Sixmilebridge’s brothers in arms playing it cool for final

The Morey brothers, Caimin and Alex aren’t exactly reeling under the strain of preparing for Sixmilebridge’s third Clare senior hurling final in five years.

Much of that is down to their sister Chloe, a 2013 camogie All Star and a nominee again this year.

The pre-county hurling final banter was flying last week in the Morey household to such an extent that tomorrow’s final against Clonlara was nearly forgotten about.

As the day nears though, it will come more into focus for captain Caimin, 26, Alex, 20, and supportive sister Chloe, 22. Her primary concern revolves around Alex’s seemingly unconventional eating habits. All of this emerged when he revealed his career intentions once he graduates from UL, where he is studying financial maths.

“Probably banking or investments. Something like that. I’ll try to sort out the world economy,” he replied when asked what sector he intends work in.

“I think he could make things worse,” Caimin said, laughed.

“Trusting a man who eats Weetos for breakfast, lunch, and dinner with the financial affairs of the country mightn’t be the best idea,” Chloe suggested.

Caimin was only warming up. He is having trouble coming to grips with his brother’s less than zealous approach to life. “He wakes up an hour before the match and has a bowl of Coco Pops or a bowl of Weetos and heads off out the door,” the Sixmilebridge centre back confirmed, shaking his head.

Chloe said: “Caimin and Alex are polar opposites in that regard. Alex has a more laissez faire attitude. Caimin is meticulous in what he does with nutrition and training. I try to follow Caimin a small bit. I don’t know how he does it sometimes. We try to bring Alex with us sometimes but he’s very...”

County final morning in the Morey household will be tense for most of the family, just not all of them. “We have to go down and wake him up,” Caimin said of Alex.

“A couple of weeks ago, I had my camogie championship game against Clooney-Quin and the boys had their game against Crusheen. I’d be probably biting people’s heads off sometimes. I’ve a very short fuse. Caimin had the chicken pasta cooked for us all. I suppose we look after each other the day of a match, although you mightn’t think it,” Chloe said.

On a serious note, Caimin accepted that reaching a county final, at the very least, is almost demanded in Sixmilebridge. “It’s a failure if we don’t. There is a small bit of pressure but it’s only pressure from within the group. We expect to be in the business end of the championship. When it doesn’t work out, like last year, you can get a bit of stick but this year, so far so good.”

As for Alex, he isn’t always thrilled with the quality of ball directed to him by Caimin and friends, from further out the field.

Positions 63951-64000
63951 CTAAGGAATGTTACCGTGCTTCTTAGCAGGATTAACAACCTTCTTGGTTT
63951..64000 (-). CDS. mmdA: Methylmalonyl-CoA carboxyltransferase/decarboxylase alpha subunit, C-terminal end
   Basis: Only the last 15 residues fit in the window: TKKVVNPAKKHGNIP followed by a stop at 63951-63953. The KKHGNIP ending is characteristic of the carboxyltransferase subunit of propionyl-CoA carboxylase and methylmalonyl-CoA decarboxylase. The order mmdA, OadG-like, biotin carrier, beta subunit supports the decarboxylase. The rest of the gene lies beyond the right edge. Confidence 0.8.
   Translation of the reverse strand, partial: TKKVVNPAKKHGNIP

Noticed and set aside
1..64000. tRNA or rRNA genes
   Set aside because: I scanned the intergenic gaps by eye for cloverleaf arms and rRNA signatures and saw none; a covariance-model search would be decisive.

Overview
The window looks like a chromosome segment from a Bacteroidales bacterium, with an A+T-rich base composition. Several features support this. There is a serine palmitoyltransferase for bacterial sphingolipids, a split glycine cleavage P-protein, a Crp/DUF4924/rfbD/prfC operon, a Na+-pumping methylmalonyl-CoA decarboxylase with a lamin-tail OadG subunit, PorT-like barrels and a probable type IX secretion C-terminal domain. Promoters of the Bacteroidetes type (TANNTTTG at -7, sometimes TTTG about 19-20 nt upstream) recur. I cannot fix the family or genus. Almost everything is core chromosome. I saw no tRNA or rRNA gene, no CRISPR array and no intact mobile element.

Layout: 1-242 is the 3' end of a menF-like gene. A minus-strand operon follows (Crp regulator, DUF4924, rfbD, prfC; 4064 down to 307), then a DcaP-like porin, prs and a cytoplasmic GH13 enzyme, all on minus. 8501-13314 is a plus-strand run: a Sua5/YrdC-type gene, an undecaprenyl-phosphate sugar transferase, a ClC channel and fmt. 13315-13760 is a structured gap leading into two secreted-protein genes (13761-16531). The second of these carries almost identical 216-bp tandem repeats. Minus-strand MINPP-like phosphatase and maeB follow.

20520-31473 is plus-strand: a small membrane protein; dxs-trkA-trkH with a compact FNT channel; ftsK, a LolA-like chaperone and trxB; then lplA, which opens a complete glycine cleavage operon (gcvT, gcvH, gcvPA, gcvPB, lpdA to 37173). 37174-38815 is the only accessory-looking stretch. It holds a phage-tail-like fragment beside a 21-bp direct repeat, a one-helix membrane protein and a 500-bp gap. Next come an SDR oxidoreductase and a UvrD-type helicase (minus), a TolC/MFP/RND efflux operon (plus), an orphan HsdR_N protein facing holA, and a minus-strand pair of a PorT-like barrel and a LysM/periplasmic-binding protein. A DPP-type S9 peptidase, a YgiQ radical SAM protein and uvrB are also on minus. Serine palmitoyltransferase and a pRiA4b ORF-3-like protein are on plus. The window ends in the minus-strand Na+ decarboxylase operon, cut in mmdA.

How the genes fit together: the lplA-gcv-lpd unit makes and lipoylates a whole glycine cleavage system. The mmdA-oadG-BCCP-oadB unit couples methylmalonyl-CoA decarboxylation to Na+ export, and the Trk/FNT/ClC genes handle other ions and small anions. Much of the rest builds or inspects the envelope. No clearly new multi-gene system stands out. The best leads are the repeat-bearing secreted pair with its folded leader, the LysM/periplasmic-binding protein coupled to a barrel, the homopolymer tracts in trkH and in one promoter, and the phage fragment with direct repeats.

“No. Not when he’s trying to launch it or put it over the bar from 60 yards. Most of the ball they give in is good but it can be frustrating at times, especially out around the middle of the field with lads going for points. Fair enough, have a shot but there might be one too many. Any ball is fairly good as long as it’s in quick,” the younger Morey said.

If the brothers do get something wrong, they won’t just hear from their manager John O’Meara about it. “They’d hear from their mother (Valerie) first. The aggressive streak comes from our mother. Everyone knows her straight away. She’d be roaring and shouting. She’d be roaring at Caimin to go for a goal from a 60-yard free,” Chloe said.

“You’ll probably see her at the final. She’ll be chewing the wire up and down the line,” Alex forecast.

“You can’t stand beside her at a game. In the earlier rounds, when it’s a bit quieter, you definitely would hear her,” Caimin said.

Valerie doesn’t just question her children’s performances though. If she has to, she’ll defend them. “She stood up for me one day. We were playing Wexford and I was 14 or 15. I was marking Una Lacey. She gave me a dig into the ribs and I didn’t know what to do. All I heard was ‘Shove into her, she has enough padding anyway’. She was standing beside my school principal, Mary Hanley,” Chloe recalled.

Tomorrow’s final will be played in Cusack Park, which is still undergoing development work. The seated stand has been knocked and the crowd will be contained in the terraced stand and behind both goals. “The surface is a lot better, whatever they’ve done,” Alex said.

“It’s top notch compared to last year,” Caimin added.

The Moreys are fulsome in their praise of Niall Gilligan, who will be seeking his fifth championship medal. “There’s a big gap from Gilly down. Gilly is 39 and Tiger (Tadhg Keogh) is 33. There are only probably about six players over 27 or 28. I’d say Gilly has missed barely any session all year. Even in January he does all the running,” Caimin marvelled.

“If you talk to him before or during the game he’d be giving you little pieces of advice here and there. I don’t know how he’s still doing it. I don’t know if I’ll be going when I’m 39. He’s still performing as well. He’s one of our best players,” Alex pointed out.

“The likes of Pa Mulready was only just born when Gilly won his All-Ireland. For the likes of them to see Gilly still there and to learn from him is great. He’s like a fine wine.”


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